Life has plowed full-speed ahead this year, and it’s all I can do to hold on for the ride. So much death and change has marred my 2013, and my heart has broken for my family several times over. At the onset of the year, I had grandiose plans to unveil courses, workshops, consultation and coaching packages, and a revised sliding scale tutoring fee schedule. I wanted to ring in my big three-oh in style. I wanted to celebrate my happy occasions with my family. Instead, I’ve found myself attempting to cultivate my life worth loving under very tense circumstances. I’ve opted to take time away from my job to focus on that which matters most — family. It’s all about my family — as individuals and as a unit. And at the moment, I feel like we’ve been set back quite a bit. We need time for grieving. For loving. For simply living. It may hurt now. It may feel like an unpleasant, discomforting state of being. Yet I know that we are all going to come out on the other side as a stronger family. Our strife will pave the way for stronger bonds and lots of love. Silly things like mortality and distance may mock us at the moment, but we will continue to cultivate thriving lives. I refuse to allow 2013 to break my spirit. I worked too hard for the last quarter of 2012 to prepare for 2013 — my determination to cultivate a lovely life for my family will only strengthen. I know that one day my children will be in their father’s shoes, and I want them to know that their parents were loving, caring individuals who did everything in their power to provide for them, teach them right from wrong, and instill good values in them. I want them to pass along the value of cultivating a life worth loving, even when life doesn’t feel worth loving. Life is always worth loving,
Fault and Change by Carlos Miceli
I must be myself. I cannot break myself any longer for you, or you. – Ralph Waldo Emerson
Think of all the things that are not working in your life. That job you don’t like, that relationship that’s not working, those friends that annoy you. Now turn them all on you. Imagine that everything that’s not working in your life, is your fault. How would you approach it? What would you work on to change your life to the state that you want it to be?
Thinking more along those terms, it’s true — it IS my fault. Everything. I’ve made decisions to be where I am right now, so I only have myself to blame for anything and everything that’s not working in my life. In fact, I’m going to go a step farther and admit something right here and now: I’m depressed. It’s this situation. Who would enjoy something like this? I certainly don’t. When I go out somewhere, I smell like I’m the one sitting there, puffing away on cigarettes all day long. My hair, my clothes — everything. It’s permeated through everything I own. I knew it would, too. I knew the smoking wouldn’t stop just because we were going to be moving here. Oh, but that’s only one facet of my circumstances. To make a very long story short, I have been wallowing much more than doing over the past several months. I could have and should have been able to make my business a viable option earlier this year. I should have been working hard — what else did I have to do? I certainly wasn’t busy working for someone else. And so you see, it really is all my fault. I haven’t fought hard enough, and it shows.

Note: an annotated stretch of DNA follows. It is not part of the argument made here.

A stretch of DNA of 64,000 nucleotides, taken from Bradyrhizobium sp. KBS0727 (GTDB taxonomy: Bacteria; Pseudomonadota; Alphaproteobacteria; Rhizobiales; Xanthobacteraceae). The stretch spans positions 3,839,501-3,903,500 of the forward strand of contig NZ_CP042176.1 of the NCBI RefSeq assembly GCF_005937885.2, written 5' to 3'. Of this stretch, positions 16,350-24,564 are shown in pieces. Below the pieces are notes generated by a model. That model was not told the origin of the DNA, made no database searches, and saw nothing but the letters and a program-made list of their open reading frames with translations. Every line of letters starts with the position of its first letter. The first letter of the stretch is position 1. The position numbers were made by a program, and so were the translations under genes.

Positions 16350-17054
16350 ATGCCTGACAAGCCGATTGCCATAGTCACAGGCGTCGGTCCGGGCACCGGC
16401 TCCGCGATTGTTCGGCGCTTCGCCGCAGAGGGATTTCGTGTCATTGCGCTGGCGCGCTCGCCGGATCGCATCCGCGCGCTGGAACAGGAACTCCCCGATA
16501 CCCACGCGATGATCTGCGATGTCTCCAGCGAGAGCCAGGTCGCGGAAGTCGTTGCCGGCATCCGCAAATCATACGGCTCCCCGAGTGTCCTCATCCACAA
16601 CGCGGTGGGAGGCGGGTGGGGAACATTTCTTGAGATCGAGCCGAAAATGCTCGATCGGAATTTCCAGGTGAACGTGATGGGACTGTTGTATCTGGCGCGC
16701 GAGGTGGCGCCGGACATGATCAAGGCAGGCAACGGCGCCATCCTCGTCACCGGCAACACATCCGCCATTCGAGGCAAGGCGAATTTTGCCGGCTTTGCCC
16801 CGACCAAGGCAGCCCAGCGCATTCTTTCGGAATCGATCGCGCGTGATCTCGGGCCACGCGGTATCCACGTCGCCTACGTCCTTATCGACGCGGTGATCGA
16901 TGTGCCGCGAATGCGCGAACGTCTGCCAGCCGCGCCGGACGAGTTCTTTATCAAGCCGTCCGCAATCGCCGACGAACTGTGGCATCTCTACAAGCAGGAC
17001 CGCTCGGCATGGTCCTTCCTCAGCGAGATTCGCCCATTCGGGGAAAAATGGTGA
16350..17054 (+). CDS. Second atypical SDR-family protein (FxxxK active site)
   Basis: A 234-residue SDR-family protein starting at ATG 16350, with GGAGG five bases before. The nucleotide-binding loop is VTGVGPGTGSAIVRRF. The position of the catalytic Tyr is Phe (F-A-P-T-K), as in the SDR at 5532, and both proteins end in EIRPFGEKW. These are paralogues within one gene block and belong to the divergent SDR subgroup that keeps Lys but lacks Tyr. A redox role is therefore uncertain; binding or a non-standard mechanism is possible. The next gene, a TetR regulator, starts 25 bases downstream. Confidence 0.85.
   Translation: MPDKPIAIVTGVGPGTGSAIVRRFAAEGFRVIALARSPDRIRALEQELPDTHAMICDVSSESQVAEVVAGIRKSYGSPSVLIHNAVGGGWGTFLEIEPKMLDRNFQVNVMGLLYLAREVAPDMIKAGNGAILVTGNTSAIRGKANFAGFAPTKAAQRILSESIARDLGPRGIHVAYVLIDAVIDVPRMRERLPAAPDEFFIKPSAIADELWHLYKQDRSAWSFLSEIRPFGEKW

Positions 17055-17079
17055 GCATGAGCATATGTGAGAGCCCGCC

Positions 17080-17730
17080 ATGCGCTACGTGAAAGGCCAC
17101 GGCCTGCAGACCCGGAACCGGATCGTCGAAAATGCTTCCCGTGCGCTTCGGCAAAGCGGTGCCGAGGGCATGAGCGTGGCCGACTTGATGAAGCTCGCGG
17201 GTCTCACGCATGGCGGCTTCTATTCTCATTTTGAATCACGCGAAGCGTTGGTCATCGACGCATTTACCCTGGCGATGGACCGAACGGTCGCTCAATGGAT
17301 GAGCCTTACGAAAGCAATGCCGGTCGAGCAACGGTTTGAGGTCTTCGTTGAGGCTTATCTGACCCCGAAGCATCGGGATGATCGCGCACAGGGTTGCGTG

I’m supposed to be a pillar of strength, but there are many deep cracks in my foundation. If I’m going to change anything at all, I’m going to have to change myself first. I know that I have been doing well enough to change the situation for the past few weeks, but I’m still feeling like I haven’t given myself enough attention. It was through Gwen Bell today that I realized it all boils down to one very important guideline: love yourself. I don’t think I do that nearly as much as I should. If nothing else, I must approach my dilemma with love for myself and encourage myself to continue doing so. Nothing gets accomplished when you simply throw yourself onto the nearest piece of furniture, pondering misery, and merely wallowing in negative self-talk. And just because my laundry’s getting washed, dryed, folded, and put away doesn’t mean I’m ending the day on a high note — my to-do can’t just be about the day-to-day anymore. I’ve got to include tasks that involve recovery. After all, my theme for September has been balance and recovery. As I adjust to my new job, I notice that each subsequent day I’m feeling less worn out and less achy.